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Broadband Calling Continues to Replace Conventional Service
By Michael Johnston

If you look at the telecommunications landscape over the past five years it is clear that VoIP Broadband Calling has taken more then its fair share of the market.  Some industry analysis gave rosy predictions back in 2000 that 80% of all voice traffic would be via broadband calling by 2005.  Well we are here and nowhere near 80% of calls are from and/or to an IP based handset.  Yet about 50% of new lines provisioned today are IP lines so that 80% figure will come some time in the future only when is in question at this time.  Right now about 1.7 to 2 million new VoIP lines are activated each quarter world wide.  At an average of 20 dollars a line across the board this still small piece of the telecom pie still adds up to over 40 Million Dollars in growth for the industry per quarter and that number is growing every quarter.

So what is fueling the growth?  Two answers, price and features and in that order are driving the growth in broadband calling plans.  The big attraction is price for most first time users.  Want to have some fun?  Try this little experiment call up your local phone company and tell them you want the following unlimited calling to anywhere in the United States and Canada, 3 cents a minute to places like France, The United Kingdom and Germany.  Oh and donít forget to mention you want voicemail and all the typical features like Caller ID, three way calling, etc.  Then finish with a request that they provide this to you for less then 20.00.  Hold the phone far away from you ear as the laughing on the other end may be loud enough to hurt your ears.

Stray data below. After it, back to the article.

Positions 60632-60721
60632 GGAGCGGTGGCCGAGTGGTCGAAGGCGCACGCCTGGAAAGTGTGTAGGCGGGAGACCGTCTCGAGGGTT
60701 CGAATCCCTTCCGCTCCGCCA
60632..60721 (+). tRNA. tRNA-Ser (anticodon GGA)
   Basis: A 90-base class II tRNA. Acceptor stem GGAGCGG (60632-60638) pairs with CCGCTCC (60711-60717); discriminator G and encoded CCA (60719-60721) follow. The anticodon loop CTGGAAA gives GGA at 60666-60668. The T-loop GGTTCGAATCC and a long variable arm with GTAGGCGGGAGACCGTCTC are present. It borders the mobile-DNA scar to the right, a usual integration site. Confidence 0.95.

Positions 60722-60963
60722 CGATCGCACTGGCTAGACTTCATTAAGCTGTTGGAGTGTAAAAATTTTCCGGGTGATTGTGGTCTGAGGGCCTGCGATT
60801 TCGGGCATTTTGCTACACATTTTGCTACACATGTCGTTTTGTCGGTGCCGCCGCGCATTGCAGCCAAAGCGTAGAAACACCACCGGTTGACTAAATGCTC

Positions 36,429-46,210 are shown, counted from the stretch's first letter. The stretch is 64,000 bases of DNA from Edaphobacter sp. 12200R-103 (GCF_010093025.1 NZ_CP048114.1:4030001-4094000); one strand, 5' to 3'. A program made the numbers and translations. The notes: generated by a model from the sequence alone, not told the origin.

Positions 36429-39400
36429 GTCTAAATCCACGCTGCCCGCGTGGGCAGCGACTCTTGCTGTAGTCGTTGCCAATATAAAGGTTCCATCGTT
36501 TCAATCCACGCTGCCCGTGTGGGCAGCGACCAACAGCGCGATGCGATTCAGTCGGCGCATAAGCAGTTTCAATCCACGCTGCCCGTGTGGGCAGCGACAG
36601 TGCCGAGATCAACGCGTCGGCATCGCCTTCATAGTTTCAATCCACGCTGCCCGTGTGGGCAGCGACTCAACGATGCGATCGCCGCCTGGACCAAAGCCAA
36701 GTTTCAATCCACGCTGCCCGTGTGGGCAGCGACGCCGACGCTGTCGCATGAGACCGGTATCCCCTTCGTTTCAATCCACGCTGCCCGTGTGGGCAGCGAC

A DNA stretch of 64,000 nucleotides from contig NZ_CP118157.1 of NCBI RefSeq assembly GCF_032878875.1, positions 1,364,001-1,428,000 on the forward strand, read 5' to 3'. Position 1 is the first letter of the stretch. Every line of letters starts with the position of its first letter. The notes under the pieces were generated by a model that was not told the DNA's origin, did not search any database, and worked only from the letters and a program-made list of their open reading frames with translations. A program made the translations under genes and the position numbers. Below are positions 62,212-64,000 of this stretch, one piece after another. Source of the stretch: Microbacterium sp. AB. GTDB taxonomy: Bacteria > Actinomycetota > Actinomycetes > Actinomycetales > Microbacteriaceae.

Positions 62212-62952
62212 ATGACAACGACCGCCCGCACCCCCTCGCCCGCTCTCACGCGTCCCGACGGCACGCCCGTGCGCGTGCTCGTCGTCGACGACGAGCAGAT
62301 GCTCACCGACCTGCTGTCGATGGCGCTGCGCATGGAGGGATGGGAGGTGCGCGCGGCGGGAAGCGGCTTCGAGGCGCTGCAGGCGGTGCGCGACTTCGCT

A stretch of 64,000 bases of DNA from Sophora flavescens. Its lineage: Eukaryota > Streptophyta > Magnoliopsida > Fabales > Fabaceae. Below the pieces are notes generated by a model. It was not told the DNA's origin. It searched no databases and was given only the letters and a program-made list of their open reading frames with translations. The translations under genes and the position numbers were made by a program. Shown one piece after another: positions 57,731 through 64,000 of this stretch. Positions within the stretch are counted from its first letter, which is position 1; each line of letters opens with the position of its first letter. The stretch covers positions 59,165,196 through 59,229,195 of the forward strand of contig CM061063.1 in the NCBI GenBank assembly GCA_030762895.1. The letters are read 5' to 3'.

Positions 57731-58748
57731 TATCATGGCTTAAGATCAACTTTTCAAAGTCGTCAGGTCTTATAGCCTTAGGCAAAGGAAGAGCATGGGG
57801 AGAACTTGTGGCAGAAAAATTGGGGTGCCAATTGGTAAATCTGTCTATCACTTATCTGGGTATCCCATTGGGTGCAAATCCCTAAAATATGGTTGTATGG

Well with broadband calling from Packet8 and other providers you will find just that with pricing plans from 19.95 Ė 24.99 on average.  You will also find features that your conventional phone company.  Features like a softphone where you can make calls from your lap top when you travel, virtual fax numbers, local in bound numbers in any major and most minor cities and many more.

With all this going for VoIP Providers one may ask just why havenít the predictions from the year 2000 come to pass.  Again we have two answers and they are broadband internet availability and education of consumers.  Letís take a look at them one at a time.

First is education of the consumer and many people still think of VoIP Broadband calling as some high end techie thing.  However this is all one needs to have the ability to do in order to use VoIP.

1. Plug an adapter into your DSL Router / Cable Modem etc. 
2. Plug the adapters power supply into an electrical outlet 
3. Plug your telephone into the adapter 
4. Pick up your telephone handset and dial any phone number 
5. Follow the voice instructions and enter an activation code 
6. From that day forward you just make phone calls the same old way you always have